Steam Locomotion in the 21st CenturyThe Recent History of Steam Locomotive Development
US2691455 A patent by boiler manufacturer Babcock &
Wilcox for an improved tender arrangement.
Franklin Poppet Valves-
US2401764 Applied to a few modern steam locomotives in the
U.S.; offered improved steam distribution over conventional piston
Drive System for
Franklin Type "A" Poppet Valves- US2183327 Shows the mechanism for operating
Franklin Type "A" or "OC" (oscillating cam) poppet valves.
Reverse Gear for Franklin Type "A" Poppet Valves US2385957
Franklin Rotary Cam
Type "B" Poppet Valves US2441156 Shows the valve
arrangement for Franklin Type "B" or "RC" (rotary cam) poppet
Franklin Rotary Cam Drive System- US2441199 Shows the drive system for Franklin Type "B" or "RC" (rotary cam) poppet valves.
*Franklin Type "C"
"Long Compression" Poppet Valves- US2518403 A
development of the Type B rotary cam poppets, the camshaft
profiles were designed to improve the starting and low-speed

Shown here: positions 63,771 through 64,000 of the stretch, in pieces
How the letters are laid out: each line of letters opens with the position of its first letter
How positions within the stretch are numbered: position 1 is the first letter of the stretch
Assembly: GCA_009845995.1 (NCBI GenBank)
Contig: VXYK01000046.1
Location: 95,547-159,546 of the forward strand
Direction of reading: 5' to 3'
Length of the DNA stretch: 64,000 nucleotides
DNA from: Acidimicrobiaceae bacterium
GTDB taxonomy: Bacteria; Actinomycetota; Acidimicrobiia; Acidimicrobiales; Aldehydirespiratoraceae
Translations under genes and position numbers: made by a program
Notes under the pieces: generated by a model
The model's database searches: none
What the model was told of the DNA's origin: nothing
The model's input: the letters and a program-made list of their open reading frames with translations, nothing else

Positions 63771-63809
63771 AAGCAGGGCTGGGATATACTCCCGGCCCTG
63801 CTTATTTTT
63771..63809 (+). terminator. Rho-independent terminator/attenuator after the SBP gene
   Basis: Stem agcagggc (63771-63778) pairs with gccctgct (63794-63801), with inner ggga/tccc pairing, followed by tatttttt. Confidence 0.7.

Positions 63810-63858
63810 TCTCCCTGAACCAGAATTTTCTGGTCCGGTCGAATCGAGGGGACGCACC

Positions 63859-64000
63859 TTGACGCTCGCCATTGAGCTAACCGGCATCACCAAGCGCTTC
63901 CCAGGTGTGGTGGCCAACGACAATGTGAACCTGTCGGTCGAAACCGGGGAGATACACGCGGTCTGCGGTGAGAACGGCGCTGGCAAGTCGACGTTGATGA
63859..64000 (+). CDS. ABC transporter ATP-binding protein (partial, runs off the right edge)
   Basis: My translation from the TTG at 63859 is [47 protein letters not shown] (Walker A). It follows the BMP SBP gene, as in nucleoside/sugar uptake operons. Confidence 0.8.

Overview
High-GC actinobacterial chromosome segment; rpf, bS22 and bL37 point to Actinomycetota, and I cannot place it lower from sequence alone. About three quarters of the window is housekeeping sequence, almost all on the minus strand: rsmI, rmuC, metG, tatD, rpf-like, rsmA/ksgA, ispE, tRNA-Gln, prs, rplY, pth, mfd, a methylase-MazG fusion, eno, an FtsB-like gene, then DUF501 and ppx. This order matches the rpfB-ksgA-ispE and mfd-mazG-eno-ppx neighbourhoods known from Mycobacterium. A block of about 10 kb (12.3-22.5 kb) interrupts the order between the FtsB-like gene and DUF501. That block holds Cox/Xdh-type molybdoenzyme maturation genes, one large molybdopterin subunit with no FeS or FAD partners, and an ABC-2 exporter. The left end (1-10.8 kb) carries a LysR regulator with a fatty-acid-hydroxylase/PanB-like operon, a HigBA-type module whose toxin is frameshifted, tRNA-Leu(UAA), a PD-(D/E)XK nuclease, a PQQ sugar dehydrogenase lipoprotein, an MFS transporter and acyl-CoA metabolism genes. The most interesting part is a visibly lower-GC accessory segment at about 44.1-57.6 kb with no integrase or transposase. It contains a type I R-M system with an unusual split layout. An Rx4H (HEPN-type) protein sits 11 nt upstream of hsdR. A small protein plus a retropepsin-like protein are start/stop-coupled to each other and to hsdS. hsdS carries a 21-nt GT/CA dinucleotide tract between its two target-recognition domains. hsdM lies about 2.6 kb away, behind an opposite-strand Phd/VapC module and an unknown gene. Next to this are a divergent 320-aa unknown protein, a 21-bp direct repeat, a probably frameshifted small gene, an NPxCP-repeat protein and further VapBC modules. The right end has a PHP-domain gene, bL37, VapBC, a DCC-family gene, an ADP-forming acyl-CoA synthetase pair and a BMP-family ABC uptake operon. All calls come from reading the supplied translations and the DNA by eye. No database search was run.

traction of steam locomotives, one of their weak points compared
"B-1" Rotary Cam Poppet Valves US2518024 A late development which eliminated
the need for manual cut-off adjustment by the engineer. The
valves were controlled with a three-position lever with forward,
"neutral" and reverse positions. Steam admission was regulated
by a fairly complex cam profile which effectively gave full
steam admission at low speeds, partial admission at medium
speeds, and short admission at higher speeds. This gear was
installed on only one steam locomotive US Army Transportation
Corps (USATC) 2-8-0 611, which was preserved and currently
belongs to a private owner. Franklin engineer Raymond Delano
claimed that this gear gave similar steam economy while being
significantly easier to repair and adjust compared to
conventional piston valves.
Watertube boiler patent #4 US2366465 (high-wheeled locomotive)